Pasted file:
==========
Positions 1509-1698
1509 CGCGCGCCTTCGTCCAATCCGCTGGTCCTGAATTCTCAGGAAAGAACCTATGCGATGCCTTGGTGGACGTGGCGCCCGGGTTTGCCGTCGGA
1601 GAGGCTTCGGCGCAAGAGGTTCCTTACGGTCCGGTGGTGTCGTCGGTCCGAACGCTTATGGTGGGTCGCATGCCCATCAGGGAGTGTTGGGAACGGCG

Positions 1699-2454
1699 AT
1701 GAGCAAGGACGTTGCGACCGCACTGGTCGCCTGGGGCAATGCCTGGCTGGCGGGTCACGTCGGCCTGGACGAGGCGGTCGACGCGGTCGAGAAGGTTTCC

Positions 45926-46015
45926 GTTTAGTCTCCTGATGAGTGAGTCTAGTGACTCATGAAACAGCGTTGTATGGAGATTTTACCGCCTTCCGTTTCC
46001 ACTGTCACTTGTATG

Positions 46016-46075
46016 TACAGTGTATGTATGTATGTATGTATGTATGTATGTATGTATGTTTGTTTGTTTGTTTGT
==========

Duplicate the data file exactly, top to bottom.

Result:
Positions 1509-1698
1509 CGCGCGCCTTCGTCCAATCCGCTGGTCCTGAATTCTCAGGAAAGAACCTATGCGATGCCTTGGTGGACGTGGCGCCCGGGTTTGCCGTCGGA
1601 GAGGCTTCGGCGCAAGAGGTTCCTTACGGTCCGGTGGTGTCGTCGGTCCGAACGCTTATGGTGGGTCGCATGCCCATCAGGGAGTGTTGGGAACGGCG

Positions 1699-2454
1699 AT
1701 GAGCAAGGACGTTGCGACCGCACTGGTCGCCTGGGGCAATGCCTGGCTGGCGGGTCACGTCGGCCTGGACGAGGCGGTCGACGCGGTCGAGAAGGTTTCC

Positions 45926-46015
45926 GTTTAGTCTCCTGATGAGTGAGTCTAGTGACTCATGAAACAGCGTTGTATGGAGATTTTACCGCCTTCCGTTTCC
46001 ACTGTCACTTGTATG

Positions 46016-46075
46016 TACAGTGTATGTATGTATGTATGTATGTATGTATGTATGTATGTTTGTTTGTTTGTTTGT